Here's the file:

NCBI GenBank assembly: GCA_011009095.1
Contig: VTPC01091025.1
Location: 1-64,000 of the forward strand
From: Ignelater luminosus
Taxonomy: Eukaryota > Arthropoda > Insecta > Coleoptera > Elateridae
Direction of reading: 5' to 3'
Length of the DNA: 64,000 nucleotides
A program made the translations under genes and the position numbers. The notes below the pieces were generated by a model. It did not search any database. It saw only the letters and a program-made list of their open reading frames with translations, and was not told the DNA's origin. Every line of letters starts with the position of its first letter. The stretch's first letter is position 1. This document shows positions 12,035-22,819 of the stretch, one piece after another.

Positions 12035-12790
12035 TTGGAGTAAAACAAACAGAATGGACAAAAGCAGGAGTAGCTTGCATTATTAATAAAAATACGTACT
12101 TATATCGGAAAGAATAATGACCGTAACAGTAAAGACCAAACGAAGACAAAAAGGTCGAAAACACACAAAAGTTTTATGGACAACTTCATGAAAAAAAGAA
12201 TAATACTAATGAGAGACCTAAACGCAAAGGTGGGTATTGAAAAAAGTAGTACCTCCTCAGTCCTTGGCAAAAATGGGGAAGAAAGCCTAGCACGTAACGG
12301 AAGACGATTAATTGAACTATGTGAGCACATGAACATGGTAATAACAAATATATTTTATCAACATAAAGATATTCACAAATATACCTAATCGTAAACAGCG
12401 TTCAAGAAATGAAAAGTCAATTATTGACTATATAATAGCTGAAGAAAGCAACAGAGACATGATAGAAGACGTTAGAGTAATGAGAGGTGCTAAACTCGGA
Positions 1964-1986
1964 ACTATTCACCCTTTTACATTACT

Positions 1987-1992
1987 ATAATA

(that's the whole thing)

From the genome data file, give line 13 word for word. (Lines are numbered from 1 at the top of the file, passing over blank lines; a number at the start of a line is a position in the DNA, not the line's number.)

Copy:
12301 AAGACGATTAATTGAACTATGTGAGCACATGAACATGGTAATAACAAATATATTTTATCAACATAAAGATATTCACAAATATACCTAATCGTAAACAGCG